At the time of this writing, many of us are angry and sad and frustrated, if the news and social media are any indication. And for many of us, books serve as a refuge when life becomes difficult. Yet while books can provide an escape from harsher realities, they can also provide a lens through which we can better view and understand what is unfolding around us.
PLA Contributor Author Archive
Kathleen Hughes, PLA Manager Publications, talks to Holly Hibner and Mary Kelly about weeding library collections, awful library books they’ve discovered, and more. Holly and Mary have recently released a book in PLA’s Quick Reads series, entitled “Weeding Manual.” In addition, they are cofounders of the popular blog Awful Library Book (awfullibrarybooks.com) and co-authors of the book “Making Your Collection Count: A Holistic Approach to Library Collection Management.” Holly Hibner is adult services coordinator at Plymouth District Library in Plymouth, Michigan and Mary Kelly is youth services librarian at the Lyons Township Library in Michigan.
“Why do we need libraries when there’s the Internet?” For those that work in the library industry, it’s an unfortunately familiar question. Despite the many ways in which libraries have evolved to embrace community, innovation, and technology, many outdated perceptions still remain. In 2014, a group of Colorado library marketers and directors decided it was time to tackle this issue head-on. The result of this collaboration is Outside the Lines, a grassroots initiative that is helping to shift perceptions of libraries everywhere.
In today’s fast-paced environment of constant technological, demographic, fiscal, and social change in our communities, we have to be nimble and ready to meet opportunities and push through challenges. Dynamic planning practices provide the tools to be in touch with our community members, empower staff, and engage stakeholders in order to continuously meet the needs of our communities.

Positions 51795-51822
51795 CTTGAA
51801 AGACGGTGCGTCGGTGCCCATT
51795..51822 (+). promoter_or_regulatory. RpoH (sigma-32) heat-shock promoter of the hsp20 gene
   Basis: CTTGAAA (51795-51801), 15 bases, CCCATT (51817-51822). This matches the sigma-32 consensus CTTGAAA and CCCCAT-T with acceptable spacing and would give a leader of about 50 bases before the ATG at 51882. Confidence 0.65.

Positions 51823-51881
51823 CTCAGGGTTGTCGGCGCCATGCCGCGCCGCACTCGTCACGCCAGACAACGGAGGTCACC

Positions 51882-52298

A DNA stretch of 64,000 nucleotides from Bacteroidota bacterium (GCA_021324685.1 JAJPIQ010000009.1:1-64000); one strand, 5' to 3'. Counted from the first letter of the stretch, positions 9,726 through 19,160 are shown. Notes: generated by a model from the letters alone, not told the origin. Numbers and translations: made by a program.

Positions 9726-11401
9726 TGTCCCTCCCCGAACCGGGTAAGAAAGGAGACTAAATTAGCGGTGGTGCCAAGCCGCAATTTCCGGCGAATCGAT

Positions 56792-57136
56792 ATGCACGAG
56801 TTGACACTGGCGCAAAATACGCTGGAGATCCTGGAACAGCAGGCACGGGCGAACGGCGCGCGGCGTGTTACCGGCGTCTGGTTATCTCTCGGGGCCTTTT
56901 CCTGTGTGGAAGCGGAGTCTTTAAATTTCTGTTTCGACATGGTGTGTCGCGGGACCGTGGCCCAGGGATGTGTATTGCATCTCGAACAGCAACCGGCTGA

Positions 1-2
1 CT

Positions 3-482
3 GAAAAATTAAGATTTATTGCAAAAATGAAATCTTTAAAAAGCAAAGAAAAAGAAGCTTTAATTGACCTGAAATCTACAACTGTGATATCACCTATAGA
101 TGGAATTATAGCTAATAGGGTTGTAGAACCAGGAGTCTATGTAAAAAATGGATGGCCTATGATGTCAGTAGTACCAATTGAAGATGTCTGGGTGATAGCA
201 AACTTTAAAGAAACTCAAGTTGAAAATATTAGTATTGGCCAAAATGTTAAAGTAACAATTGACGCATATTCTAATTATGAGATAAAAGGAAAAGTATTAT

Nearly twenty years ago, I made one of the best professional decisions of my life and joined the American Library Association. Soon after, I became a PLA member and began to volunteer with this fine organization. Even then, I could never believe that the young boy who had started working in public libraries at the age of thirteen to escape gangs in his neighborhood would one day lead the organization representing more than nine thousand public library workers and supporting more than 16,000 public libraries throughout the country. There have been many mentors over the years, and I begin by thanking them for their belief in me and their great counsel. I also want to thank my staff and board at the Cleveland (OH) Public Library for their support of this leadership journey. Finally, I must thank my family in advance for their patience and love over the next twelve months.
The public library should be a place of learning, exploration, and enjoyment for children. The library should also offer parents essential resources and tools to successfully raise children. We do provide these services, and we do it very well—and absolutely should continue to do so. But we too often exclusively brand ourselves as a resource for families. In addition to visual promotions, much of our narrative is focused on families with children, from newsletter articles to local paper write-ups to board meeting talking points. Who could blame us? Those images tug at the heartstrings, and stories of kids creating a craft at a program will appeal to any mom or dad. But, in promoting this impression more than others, public libraries are, to our detriment, alienating a rising population of potential users. It’s time to modify our marketing perspectives.